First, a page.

The Size of Your Trades Matters, Here’s Why

by Options Sensei |

This morning, I sent an Alert to Options360 members directing them to close our position in Facebook (FB) iron condor, for what I described as a “small loss.”  I immediately received an email from a member who took issue with my description and went on to say the loss was “a third.” 

We had a bit of a back and forth before ultimately coming to an agreement that one can quibble over the semantics of what’s considered small versus large. But, the numbers are the numbers. 

With this in mind, I thought it would be an instructive trade walk, allowing us to analyze concepts such as position size, management, and the proper way to calculate risk/reward and the resulting returns. 

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On December 8, FB was trading around $284 per share, as an iron condor, using 270/275 strike puts and 305/310 strike calls in the December 31 expiration.  The initial credit collected was $2.25 per spread. Options360 established a 2 contract position. 

This meant that our risk was $2.75, which is calculated by the width between strikes minus the premium collected or (5.00-2.25+2.75) or $550 for a two-contract position. 

The first important point I want to make concerns position sizing. Each year, the Options360 portfolio is reset to $10,000, it’s currently up some 45% ($4,500) to about $14,500. Therefore the FB trade represented about 3.8% of the portfolio — well within the 2% – 8% target allocation I want for any one position.  So, even under the worst-case scenario, this couldn’t result in a large or outsized loss for the Option360 portfolio.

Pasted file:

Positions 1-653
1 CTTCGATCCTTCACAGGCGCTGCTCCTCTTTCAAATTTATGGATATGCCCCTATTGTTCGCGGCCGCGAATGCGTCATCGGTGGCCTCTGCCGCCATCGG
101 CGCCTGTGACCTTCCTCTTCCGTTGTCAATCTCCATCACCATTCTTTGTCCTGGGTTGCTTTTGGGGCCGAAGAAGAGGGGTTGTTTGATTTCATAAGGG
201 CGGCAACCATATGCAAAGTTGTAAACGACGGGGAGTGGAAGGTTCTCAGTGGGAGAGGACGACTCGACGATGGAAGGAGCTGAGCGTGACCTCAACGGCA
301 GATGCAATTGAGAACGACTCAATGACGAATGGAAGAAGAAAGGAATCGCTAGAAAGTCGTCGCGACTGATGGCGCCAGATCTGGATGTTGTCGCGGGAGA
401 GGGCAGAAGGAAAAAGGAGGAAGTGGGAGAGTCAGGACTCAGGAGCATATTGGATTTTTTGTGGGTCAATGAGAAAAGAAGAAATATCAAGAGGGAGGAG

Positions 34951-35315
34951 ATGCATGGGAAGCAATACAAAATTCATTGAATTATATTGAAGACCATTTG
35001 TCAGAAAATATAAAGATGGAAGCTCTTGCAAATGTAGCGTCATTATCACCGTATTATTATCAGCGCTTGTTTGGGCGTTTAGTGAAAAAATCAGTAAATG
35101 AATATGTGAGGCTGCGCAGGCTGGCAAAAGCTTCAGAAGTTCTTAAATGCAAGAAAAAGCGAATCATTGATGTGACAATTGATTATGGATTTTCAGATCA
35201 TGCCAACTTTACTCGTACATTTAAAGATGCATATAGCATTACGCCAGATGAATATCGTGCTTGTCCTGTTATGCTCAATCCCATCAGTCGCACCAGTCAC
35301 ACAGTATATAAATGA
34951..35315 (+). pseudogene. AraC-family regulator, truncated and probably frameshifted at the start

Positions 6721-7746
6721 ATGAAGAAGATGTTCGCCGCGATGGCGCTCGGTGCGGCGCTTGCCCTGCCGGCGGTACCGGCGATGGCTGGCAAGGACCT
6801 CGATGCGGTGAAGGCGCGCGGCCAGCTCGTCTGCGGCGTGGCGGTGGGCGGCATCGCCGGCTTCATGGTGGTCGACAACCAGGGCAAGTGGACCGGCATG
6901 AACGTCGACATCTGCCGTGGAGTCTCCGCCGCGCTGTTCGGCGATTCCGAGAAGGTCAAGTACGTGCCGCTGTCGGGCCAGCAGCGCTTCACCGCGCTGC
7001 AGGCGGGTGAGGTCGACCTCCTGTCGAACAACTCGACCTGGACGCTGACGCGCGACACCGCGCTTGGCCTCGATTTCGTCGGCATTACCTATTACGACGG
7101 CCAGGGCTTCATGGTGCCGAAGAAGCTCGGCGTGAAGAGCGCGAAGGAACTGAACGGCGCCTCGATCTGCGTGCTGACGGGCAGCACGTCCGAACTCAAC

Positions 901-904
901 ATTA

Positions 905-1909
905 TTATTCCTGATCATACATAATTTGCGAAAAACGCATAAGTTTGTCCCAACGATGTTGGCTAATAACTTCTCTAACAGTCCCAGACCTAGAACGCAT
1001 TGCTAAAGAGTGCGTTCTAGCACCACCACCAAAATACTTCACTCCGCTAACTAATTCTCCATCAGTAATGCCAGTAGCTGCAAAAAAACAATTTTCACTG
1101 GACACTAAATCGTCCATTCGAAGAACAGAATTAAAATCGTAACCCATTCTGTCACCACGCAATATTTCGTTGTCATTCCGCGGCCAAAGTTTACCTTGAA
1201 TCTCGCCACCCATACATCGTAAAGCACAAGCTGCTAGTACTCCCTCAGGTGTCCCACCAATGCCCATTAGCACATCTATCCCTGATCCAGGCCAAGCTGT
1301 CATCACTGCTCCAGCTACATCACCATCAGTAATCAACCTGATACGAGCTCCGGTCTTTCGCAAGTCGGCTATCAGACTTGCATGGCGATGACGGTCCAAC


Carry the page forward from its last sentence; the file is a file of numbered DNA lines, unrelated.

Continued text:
Second, the defined risk of the FB iron condor spread trade meant that our maximum profit, if we allowed the position to expire worthless, and we collected the full $2.25 of premium, was 81% return on the risk $2.75,(2.25 divided by 275), conversely meaning that the maximum loss would be 120%  (2.75 divided by 2.25) based on risk.  These numbers are referred to as Return on Risk or ROR.   In dollar terms, we could make $450 or lose $550. Here’s a visual of the initial risk/reward profile. 

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facebook snapshot analysis

The next day, FB shares, unfortunately, dropped $271 — on mounting antitrust lawsuits news.  One day in and the position already incurred a break of the expected range. Not good.  

On December 14, I made an iron condor call side adjustment by rolling down 305/310 strikes to 295/300, collecting $0.40 of additional credit.  The total premium collected was now $2.65.  While this reduced risk and increased profit potential, it doesn’t change how you’d calculate ultimate returns. 

Returns must be calculated based on the initial risk! 

Today, Options360 closed the FB iron condor by paying a $3.05 debit, translating into a $0.50 loss ($100) on the 2 contract positions.  Based on our initial $2.75 ($550 risk), it’s an 18% loss on the specific FB trade. It also represented just 0.006% of the Options360 Portfolio. You can call it ‘big’ or ‘small,’ but it’s certainly manageable and well within my risk parameters. And now, I move on to new trades. 

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